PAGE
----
- Posted Nov. 28, 2011 by Agnes Felber in Travel. Viewed 2812 times
- This is a migrated legacy post. Image resolution is low. Info
The date of the castle's construction is unclear; its existence is first implied in 1269, by way of mention of its owner Meinhard von Schneberg (Slovene: Majnhard Snežniški). The castle itself is first mentioned in 1461, as the manor of Sneberk; at the time it was a possession of the Patriarchate of Aquileia, with the Schnebergs as their ministeriales. The family fractured the estate through multiple heirs; by the late 14th century the castle had several co-owners. In 1393, a quarter-share of it and several neighboring farms was purchased by Wiiliam II von Lamberg, a relative of the Schnebergs; his descendants increased their share through the 15th century until they owned the entire estate, giving the castle its more-or-less current renaissance appearance as well.
In 1707 the estate was taken over by count Jurij Gotfrid Lichtenberg, who in 1718 permanently joined the Lož and Snežnik lordships. The house of Lichtenberg held the estate for 140 years, a period marked by the centralist policies of the Habsburg monarchy, in particular the constant diminution of the rights of the nobility. By the early 19th century, the Lichtenbergs came upon hard times. In 1832 the family was forced to accept a lottery loan; the main prize was the entire Snežnik estate, or 250,000 florins. The lucky winner, a poor Hungarian blacksmith, took the cash, while the Lichtenbergs went on to sell the estate in 1847 to a Viennese couple named Karis, who went bankrupt shortly thereafter. The estate was purchased at auction in 1853 for 800,000 florins by the German prince Oton Viktor Schoenburg-Waldenburg.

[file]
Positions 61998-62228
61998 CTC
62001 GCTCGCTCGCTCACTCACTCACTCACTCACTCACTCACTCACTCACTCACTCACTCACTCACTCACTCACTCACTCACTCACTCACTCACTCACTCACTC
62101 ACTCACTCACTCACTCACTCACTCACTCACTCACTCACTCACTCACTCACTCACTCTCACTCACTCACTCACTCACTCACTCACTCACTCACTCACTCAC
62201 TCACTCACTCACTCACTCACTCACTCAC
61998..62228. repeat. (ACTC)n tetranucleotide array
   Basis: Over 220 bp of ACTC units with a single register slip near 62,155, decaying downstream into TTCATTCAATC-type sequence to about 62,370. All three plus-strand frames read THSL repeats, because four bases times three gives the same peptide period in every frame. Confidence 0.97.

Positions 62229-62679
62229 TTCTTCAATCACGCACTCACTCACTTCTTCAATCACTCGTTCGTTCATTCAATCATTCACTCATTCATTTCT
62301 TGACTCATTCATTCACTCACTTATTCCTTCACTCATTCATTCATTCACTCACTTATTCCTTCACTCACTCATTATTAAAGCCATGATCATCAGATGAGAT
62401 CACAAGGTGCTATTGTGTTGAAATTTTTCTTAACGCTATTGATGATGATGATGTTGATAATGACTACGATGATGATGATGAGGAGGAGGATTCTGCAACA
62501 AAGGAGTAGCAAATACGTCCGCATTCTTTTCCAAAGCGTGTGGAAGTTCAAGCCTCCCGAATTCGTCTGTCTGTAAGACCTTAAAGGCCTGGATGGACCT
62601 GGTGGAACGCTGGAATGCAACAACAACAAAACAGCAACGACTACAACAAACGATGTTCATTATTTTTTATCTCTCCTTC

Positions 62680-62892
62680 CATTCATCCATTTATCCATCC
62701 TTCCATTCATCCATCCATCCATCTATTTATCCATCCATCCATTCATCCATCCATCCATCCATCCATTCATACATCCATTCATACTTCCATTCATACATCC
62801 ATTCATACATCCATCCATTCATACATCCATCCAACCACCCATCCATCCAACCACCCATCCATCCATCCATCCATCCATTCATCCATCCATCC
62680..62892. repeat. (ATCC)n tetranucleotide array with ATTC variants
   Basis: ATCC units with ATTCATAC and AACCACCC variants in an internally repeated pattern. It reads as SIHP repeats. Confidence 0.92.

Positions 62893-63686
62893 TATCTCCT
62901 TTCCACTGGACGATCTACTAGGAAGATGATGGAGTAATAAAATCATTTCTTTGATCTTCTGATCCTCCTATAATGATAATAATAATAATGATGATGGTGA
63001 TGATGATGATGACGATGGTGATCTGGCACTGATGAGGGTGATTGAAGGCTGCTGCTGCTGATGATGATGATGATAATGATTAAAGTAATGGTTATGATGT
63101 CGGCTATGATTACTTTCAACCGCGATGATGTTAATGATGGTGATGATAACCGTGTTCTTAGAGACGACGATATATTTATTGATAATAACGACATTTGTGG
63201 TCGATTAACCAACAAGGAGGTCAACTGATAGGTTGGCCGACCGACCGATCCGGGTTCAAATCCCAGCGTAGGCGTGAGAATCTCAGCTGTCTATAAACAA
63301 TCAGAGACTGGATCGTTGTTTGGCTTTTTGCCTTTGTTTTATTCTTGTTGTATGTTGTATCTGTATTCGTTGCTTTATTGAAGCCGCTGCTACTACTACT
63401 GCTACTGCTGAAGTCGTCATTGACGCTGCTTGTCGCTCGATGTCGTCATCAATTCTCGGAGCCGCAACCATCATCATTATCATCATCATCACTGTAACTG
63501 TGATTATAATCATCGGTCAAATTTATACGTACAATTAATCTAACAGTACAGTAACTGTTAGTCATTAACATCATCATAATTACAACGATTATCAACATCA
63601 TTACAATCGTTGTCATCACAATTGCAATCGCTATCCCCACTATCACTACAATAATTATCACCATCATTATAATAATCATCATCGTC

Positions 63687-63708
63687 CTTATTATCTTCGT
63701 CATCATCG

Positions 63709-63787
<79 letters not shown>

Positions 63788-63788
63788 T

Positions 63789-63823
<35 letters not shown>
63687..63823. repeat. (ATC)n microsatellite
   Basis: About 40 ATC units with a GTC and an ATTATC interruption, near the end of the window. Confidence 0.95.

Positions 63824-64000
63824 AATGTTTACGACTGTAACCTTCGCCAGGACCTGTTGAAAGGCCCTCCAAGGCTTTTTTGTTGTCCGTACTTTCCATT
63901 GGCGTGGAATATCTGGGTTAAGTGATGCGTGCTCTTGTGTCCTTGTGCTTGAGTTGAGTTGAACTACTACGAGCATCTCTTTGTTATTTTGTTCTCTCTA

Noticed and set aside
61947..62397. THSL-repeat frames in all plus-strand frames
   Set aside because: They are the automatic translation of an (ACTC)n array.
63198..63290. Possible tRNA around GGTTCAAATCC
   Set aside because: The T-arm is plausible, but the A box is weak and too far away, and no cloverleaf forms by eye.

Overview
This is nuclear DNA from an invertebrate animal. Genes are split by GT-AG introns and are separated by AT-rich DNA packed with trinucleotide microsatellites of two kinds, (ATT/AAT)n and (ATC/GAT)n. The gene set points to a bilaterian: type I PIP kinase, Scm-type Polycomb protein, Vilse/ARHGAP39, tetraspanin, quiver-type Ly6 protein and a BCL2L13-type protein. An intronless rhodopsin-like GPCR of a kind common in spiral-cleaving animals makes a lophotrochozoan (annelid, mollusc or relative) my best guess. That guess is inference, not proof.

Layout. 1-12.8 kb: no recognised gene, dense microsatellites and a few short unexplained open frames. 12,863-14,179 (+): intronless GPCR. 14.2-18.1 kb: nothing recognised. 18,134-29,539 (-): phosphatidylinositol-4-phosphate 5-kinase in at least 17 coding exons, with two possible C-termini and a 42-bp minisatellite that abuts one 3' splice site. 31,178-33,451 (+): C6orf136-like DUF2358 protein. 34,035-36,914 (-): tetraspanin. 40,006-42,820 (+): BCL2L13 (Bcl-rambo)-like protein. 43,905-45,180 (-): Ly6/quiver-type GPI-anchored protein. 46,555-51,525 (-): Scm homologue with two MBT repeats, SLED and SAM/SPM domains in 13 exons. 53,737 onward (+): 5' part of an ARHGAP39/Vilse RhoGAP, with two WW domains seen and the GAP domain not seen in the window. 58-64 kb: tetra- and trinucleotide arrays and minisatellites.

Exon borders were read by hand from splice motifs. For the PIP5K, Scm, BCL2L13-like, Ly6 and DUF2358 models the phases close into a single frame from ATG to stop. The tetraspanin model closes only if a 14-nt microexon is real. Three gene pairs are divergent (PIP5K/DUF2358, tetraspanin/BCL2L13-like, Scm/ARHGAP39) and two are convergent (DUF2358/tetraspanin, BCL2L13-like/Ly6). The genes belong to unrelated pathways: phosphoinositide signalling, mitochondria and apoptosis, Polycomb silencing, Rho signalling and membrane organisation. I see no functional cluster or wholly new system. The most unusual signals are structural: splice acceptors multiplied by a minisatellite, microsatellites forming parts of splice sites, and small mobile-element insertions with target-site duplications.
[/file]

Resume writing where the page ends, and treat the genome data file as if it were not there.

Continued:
Prince Jurij, the third son of Oton Viktor, inherited the castle in 1859 and heavily remodeled it for use as a summer home and hunting lodge. In addition to adding a story, two turrets, a terrace, and elevating the defensive walls, he also richly furnished the interior and established a surrounding English-style park.
10 There are 10 comments, add yours!